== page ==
MORE than ten years have elapsed since Alan Greenspan stepped down from the Federal Reserve; a decade that has not been kind to his reputation. Having just read Sebastian Mallaby’s comprehensive biography*, “The Man Who Knew”, it struck me that his career was a classic example of cognitive dissonance.
The main post-crisis criticism of Mr Greenspan was that he was a naive believer in market efficiency, failing to pop bubbles in the late 1990s or mid-2000s and failing to regulate the financial sector properly. He was, for a while, a disciple of the libertarian novelist, Ayn Rand. But Mr Mallaby shows that things were rather more complex than that characterisation suggests.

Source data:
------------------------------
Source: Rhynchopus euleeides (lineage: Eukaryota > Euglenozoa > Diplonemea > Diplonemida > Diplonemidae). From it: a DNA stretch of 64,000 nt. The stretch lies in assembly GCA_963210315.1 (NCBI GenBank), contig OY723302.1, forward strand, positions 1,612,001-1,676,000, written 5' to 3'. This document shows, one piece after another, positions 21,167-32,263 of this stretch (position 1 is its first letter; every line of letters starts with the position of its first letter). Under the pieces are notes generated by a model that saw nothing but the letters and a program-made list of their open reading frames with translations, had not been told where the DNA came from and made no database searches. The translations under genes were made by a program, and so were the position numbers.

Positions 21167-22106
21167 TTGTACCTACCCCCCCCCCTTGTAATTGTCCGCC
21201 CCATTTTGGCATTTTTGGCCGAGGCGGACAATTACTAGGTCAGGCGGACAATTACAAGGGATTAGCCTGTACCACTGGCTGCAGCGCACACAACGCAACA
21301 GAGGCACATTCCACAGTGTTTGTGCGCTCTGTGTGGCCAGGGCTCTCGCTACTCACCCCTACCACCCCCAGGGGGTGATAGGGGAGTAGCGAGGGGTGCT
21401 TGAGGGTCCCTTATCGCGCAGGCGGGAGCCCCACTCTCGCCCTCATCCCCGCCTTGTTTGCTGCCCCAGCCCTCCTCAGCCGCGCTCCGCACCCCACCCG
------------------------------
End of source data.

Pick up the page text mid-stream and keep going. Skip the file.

In a paper written back in 1959, for example, Mr Greenspan clearly seemed to understand the detrimental effect that bubbles could have. He wrote that
The higher the stock market gets at its peak and hence the greater decline required to return to “normal”, the deeper the decline in economic activity
In 2002, after the Enron scandal, Greenspan also spoke in favour of greater regulation of corporate accounting standards. smacking the table, he told a meeting…
Read more here: The Greenspan legacy